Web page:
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Discussion Starter #1
Since I got this sled (1996 Indy 500), I have been having trouble with my sled seeming to want to turn to one side or the other without any steering input from me. If I lean slightly to the right or the left (it seems a little more pronounced to the left), it seems to turn that direction without me using the handlebars. Whenever I am moving fast and hit a large bump the sled will swerve back and forth as I move a little bit on the landing. I guess it just seems unstable and makes for very scary trail riding. It is bad enough that I purposely slow down near large hills and such because I am always afraid the sucker will steer me off the cliff or large hill on the side of the trail (It probably wouldn't really happen, but I just don't trust the sled). I thought that maybe something in the steering was loose, but I replaced the spindle bushings, the bolts through them, and the ski bumpers. I used an alignment bar to make sure that the camber was right (it was way off, but fixing it didn't seem to help). I also realigned the toe with the bar, and then toed it out after I set it down (I used a board from the track to the skis and measured to the center of the bolts for the skags on each side.) I could swear that even after doing this, the skis were not quite even in toe-out (I figured that if the measurements were right, I was just wrong). Well it still does it and it still darts like crazy. Should I put the bar through the spindles, get the skis parallel, and try it that way? Anyone have any other ideas? Thanks.

[attachment=51662]
 

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I see your problem-----NO SNOW.Just kidding,but the bar should slid tru the spindles with little difficulty.What about the limiter straps?Too much ski pressure?Just throwing some ideas out there.If you are running 6 or 8 inches of carbid and no studs that can also cause problems.
 

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It sounds like a ski pressure issue to me, too. Slight tracking to the left or right when leaning seems normal to me. Does it do it in all snow conditions?

Otherwise, it sounds like you have your bases covered.
 

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Your right ski seems to be pointing out some... with you ski's straight measure the distance from ski center to ski center about 10 inches in front of the spindle and 10 inches in the back of the spindle... these numbers should be relatively the same.. if not adjust your tie rods accordingly.
 

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Discussion Starter #5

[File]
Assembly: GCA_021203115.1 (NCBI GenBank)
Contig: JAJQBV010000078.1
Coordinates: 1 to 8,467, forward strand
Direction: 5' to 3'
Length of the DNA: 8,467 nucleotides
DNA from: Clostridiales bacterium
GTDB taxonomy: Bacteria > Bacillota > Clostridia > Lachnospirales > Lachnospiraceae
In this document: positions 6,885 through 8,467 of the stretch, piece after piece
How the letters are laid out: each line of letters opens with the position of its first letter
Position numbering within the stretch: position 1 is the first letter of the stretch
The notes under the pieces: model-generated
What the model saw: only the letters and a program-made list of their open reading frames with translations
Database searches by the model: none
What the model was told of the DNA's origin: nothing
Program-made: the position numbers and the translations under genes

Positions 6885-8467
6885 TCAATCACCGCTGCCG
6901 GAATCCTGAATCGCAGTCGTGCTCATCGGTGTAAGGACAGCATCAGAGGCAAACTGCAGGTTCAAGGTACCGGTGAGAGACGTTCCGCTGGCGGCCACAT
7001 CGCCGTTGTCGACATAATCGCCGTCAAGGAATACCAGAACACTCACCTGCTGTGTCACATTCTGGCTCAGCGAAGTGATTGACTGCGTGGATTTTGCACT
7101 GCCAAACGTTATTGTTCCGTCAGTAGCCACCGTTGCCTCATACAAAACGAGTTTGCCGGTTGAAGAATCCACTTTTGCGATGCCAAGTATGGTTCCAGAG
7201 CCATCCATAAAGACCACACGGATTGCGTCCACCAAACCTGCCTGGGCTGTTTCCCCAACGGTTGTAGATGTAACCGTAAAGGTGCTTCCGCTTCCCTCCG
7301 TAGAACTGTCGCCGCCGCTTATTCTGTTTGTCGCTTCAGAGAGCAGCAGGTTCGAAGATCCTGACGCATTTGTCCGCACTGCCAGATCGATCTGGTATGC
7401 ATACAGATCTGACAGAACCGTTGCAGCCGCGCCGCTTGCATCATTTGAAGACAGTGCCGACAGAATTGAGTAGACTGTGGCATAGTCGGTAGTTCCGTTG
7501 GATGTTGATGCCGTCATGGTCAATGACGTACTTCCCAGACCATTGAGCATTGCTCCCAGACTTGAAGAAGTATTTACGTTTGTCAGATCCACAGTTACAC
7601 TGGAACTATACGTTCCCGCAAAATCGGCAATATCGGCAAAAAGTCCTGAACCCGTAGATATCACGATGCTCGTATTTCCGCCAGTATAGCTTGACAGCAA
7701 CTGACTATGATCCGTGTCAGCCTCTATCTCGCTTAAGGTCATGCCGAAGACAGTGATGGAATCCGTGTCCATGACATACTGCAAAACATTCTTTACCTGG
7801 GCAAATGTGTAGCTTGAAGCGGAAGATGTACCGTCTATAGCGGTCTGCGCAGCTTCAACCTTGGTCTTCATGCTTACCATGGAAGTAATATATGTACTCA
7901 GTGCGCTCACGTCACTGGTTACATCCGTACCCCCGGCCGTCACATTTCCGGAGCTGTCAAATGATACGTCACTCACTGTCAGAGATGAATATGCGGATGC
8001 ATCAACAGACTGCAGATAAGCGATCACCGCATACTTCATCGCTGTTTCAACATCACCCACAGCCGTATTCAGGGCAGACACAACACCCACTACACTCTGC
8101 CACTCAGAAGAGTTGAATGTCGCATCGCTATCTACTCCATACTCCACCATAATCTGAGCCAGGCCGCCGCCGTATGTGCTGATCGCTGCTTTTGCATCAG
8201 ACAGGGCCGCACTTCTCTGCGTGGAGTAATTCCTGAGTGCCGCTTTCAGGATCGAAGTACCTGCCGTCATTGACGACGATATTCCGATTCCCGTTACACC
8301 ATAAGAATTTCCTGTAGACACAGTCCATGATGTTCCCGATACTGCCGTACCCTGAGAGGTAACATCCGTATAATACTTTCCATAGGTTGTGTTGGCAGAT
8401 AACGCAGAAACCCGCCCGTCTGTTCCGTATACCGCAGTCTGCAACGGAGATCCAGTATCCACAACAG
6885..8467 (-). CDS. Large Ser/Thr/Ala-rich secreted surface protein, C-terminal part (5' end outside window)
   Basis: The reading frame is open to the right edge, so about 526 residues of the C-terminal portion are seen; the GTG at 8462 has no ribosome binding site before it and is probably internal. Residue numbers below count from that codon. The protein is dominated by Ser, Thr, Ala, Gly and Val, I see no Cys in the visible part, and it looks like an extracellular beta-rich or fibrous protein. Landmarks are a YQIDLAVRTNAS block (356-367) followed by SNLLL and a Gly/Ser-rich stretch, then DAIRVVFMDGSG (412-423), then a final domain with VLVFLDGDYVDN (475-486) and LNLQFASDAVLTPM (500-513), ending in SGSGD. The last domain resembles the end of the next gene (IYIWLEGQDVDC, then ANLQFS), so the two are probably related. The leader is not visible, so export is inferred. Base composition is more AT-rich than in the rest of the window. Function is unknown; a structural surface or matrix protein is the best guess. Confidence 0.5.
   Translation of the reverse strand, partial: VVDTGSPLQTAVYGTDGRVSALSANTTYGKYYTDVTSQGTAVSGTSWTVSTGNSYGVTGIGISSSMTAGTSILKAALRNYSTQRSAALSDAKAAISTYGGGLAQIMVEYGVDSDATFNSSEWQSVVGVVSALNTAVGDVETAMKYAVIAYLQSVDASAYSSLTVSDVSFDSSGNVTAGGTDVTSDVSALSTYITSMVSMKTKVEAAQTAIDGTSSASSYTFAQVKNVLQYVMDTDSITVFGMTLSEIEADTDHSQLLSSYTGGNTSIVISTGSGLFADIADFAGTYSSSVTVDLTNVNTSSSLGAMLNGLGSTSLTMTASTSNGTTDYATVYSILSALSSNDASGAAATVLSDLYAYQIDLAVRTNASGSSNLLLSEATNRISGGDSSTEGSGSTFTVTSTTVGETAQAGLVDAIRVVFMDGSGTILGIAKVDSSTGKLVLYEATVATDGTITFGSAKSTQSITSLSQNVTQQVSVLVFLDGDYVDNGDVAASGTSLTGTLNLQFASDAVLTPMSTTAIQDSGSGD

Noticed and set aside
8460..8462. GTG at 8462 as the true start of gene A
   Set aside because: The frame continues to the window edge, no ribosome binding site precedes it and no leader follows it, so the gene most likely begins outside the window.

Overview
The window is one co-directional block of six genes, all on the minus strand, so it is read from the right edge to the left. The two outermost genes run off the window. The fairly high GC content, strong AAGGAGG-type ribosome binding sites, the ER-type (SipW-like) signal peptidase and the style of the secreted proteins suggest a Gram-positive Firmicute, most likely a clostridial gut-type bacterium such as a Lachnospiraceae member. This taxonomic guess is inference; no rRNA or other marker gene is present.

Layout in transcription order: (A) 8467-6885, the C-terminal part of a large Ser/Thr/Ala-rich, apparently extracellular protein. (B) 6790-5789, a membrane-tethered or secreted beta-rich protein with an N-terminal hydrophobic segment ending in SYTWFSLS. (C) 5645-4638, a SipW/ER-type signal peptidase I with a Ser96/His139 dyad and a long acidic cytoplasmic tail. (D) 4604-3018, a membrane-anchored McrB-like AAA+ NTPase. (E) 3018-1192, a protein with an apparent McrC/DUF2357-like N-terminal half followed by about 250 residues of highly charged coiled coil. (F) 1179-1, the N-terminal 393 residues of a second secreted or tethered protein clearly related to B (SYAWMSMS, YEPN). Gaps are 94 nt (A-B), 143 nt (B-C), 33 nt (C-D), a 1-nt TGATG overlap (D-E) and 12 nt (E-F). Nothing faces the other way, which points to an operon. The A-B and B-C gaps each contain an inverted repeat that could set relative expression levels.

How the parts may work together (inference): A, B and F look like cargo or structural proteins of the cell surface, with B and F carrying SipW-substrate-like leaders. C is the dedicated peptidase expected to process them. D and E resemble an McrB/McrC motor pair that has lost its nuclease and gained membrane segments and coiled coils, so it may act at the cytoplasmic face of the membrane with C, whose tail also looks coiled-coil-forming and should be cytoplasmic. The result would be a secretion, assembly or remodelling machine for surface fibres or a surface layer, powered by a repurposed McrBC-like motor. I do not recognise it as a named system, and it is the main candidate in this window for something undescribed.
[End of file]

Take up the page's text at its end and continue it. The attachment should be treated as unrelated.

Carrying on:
I have the front limiter straps as loose as they go. The ski springs have 6 settings (I think) and they have 2 higher settings to go. They were previously on the 2nd lowest setting, which caused extreme ski lift in corners ( the inside ski would be at least a half foot in the air even though I was leaning into the corner at a speed of about 35 mph) Also, the bumper would hit the ground through ditches on the lower settings.

In a field with no tracks, about 8 to 12 inches of snow, the throttle held at a steady 30 mph, and the handlebars held completely straight, it would veer off to the left about 30 to 40 feet after traveling about 200 to 300 feet in a straight line. Even after correcting it and straightening it out, it would again pull to the left about the same amount. The trails down here are closed, so I couldn't find out if it does it on the trails, but it used to be constant fighting on the trails last year.

I also thought that maybe a shock was going out or something up front. So I stood on the running boards and moved my upper body left and right relatively quickly. Everytime I threw myself to the left, the right ski would seem to lift up and then come back down (I had to throw myself back and forth pretty good to make it do it) but I had to do it faster for the left ski to lift, and at the same speed, the right would lift about twice as high.

The rear torsion springs are new, the rear shock is new, the front torque arm spring is new, The last set of torsion springs I removed were the HD springs and the left one was bent slightly (the little finger that sits on the adjuster block was at a different angle than the other one), but the previous owner had put an aluminum block on the rail to cover up a wobbled out suspension hole, and the spring hit it. I have since had the hole professionally welded. Also, at times I almost swear it feels like the sled in not balanced side to side. It will be fine, and then it all of a sudden feels like the sled hangs a little more to one side than the other. Also, both of the rods in the suspension arms move okay, so they mustn't be bent or very slightly if they are. If you get off, it seems to sit normal. I assumed fixing the hole would solve it, but the feeling came back the other day. Maybe I am just going crazy and getting paranoid or something too, because I notice it, but my dad doesn't after riding it around for a couple minutes. Also, it has 6 in carbides on it (down from the previous owner's 10 inches (He never had studs either!!!)
Sorry for the long post, just wanted to give you more info to work with.
 

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Front rear shock? is that OK? Check your toeout with a bunji cord taking up the slack between the two ski loops.
 

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Discussion Starter #7
Yep, front torque arm shock is good, I checked it when I replaced its spring.
 
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